With the local government in Atlantic City facing a $100 million budget hole and a state takeover of the resort’s finances now in full swing, cutbacks to local police and firefighting services appear inevitable.
But a bill moving through the state Legislature is seeking to ease any hit on public safety by establishing a $2 hotel-room tax in Atlantic City, and protecting the reputation of the struggling resort is emerging as a key issue in the debate.
The hotel-tax measure is sponsored by Assembly Speaker Vincent Prieto, a Democrat who led efforts last year to prevent the state takeover that the administration of Republican Gov. Chris Christie eventually launched in late 2016, after it rejected a plan put forward by city leaders to address its deep financial problems.
The $2 tax envisioned by Prieto (D-Hudson) would be instituted for two years, only in Atlantic City, and all proceeds would be dedicated to paying for police and firefighting services. The nonpartisan Office of Legislative Services has estimated that the proposed tax would generate up to $8.6 million in new annual revenue, funds that Prieto says could help offset the $14 million in givebacks that union officials have said the Christie administration has been seeking as part of the takeover.
The proposed tax has drawn the support of union officials from the city’s public-safety services who argue that given the resort’s reliance on tourism and major business conventions, it can ill afford to take the public-relations hit that massive layoffs would generate. Several lawmakers also spoke of the need to maintain robust public-safety services while voting in favor of the proposed tax as it was moved out of committee earlier this week.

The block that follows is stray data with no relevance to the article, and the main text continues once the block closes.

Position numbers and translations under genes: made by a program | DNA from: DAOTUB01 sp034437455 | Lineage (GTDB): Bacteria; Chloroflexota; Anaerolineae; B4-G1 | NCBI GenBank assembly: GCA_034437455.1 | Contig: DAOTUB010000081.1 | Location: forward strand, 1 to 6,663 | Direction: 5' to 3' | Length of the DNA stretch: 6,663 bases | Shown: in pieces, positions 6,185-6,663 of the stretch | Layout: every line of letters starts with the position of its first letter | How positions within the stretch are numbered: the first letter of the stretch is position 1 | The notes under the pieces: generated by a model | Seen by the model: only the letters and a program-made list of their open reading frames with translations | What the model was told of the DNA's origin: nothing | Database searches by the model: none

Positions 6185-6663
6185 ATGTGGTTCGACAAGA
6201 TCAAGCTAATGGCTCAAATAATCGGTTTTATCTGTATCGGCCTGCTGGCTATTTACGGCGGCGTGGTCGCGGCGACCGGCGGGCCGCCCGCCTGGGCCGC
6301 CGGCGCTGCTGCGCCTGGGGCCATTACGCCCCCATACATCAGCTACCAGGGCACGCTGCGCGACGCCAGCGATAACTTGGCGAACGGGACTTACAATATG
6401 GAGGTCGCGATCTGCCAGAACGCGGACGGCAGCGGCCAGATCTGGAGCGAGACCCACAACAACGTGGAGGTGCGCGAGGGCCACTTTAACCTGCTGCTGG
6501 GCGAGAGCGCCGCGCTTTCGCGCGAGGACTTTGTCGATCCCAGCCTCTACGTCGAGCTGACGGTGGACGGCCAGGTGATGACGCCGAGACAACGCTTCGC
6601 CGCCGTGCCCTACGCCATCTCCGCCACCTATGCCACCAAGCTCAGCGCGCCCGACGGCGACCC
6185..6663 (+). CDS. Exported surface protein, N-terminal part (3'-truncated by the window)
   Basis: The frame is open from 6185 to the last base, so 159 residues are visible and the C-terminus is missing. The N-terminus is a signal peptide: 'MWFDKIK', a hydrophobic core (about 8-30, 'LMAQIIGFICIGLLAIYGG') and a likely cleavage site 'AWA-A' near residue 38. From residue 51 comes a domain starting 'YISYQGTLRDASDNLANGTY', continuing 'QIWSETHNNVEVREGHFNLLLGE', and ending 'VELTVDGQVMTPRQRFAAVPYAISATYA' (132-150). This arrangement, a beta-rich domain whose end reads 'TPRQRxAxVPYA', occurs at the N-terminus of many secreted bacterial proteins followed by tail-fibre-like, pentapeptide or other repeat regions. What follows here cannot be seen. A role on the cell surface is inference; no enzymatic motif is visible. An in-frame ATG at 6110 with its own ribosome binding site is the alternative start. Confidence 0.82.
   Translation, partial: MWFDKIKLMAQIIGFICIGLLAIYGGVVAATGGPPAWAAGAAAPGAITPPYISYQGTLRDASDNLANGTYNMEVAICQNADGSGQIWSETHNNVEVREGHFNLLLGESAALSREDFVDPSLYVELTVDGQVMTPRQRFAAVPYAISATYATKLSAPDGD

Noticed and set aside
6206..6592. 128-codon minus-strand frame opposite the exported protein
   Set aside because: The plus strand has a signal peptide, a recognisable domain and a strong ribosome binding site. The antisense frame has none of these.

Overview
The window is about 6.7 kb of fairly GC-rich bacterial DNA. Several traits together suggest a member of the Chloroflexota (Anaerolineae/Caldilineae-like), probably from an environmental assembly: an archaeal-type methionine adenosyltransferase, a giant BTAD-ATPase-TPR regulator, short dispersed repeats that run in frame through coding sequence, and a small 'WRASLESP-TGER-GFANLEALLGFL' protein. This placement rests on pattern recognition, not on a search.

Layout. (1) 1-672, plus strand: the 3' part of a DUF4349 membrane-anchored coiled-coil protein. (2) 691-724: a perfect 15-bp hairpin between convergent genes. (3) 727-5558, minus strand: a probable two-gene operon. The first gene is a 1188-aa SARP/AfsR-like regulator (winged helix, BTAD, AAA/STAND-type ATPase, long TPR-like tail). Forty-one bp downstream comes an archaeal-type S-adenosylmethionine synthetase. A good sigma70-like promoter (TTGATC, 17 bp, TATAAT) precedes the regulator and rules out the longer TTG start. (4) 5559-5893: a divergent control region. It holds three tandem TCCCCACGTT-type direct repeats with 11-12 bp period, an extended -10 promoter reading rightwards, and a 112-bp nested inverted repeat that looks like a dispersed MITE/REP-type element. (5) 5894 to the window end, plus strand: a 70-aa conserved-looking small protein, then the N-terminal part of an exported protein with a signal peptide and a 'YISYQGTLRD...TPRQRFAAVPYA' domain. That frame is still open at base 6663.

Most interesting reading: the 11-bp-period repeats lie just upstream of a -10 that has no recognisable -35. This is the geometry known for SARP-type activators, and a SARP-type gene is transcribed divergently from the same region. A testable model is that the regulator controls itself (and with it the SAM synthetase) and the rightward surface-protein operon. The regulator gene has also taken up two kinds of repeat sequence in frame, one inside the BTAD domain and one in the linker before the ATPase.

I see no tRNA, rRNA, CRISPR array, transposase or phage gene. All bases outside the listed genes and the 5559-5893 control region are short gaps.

But representatives of the resort’s business community warned against establishing the new tax, saying hotel rooms in Atlantic City are already hit with some of the highest taxes and fees in the region, and another increase could push tourists and convention organizers away completely.
Tale of the takeover
The state’s formal takeover of Atlantic City’s local government was authorized in November by the Local Finance Board, a Trenton-based agency that oversees municipal and county government finances in New Jersey. The board’s decision followed an earlier rejection by the commissioner of the state Department of Community Affairs of a five-year fiscal-recovery plan that was submitted by Atlantic City officials under the terms of state takeover legislation signed into law by Christie in late May.
The takeover law — which Prieto initially opposed over concerns about the impact it could have on public safety and collective-bargaining — didn’t launch the immediate intervention that Christie had originally asked lawmakers to grant him. Instead, it gave his administration the sole power to first determine the viability of the city’s recovery plan.
Shortly after the city’s plan was rejected and the formal takeover was authorized, the Christie administration selected former chief counsel Jeffrey Chiesa to lead the Atlantic City recovery effort. Chiesa and Christie have longstanding ties, with Chiesa serving under Christie when he was U.S. Attorney for New Jersey before becoming governor in early 2010. In addition to filling the role of Christie’s chief counsel, Chiesa has also served as state attorney general, and he was picked by Christie in 2013 to temporarily fill a U.S. Senate opening created by the death of U.S. Sen. Frank Lautenberg.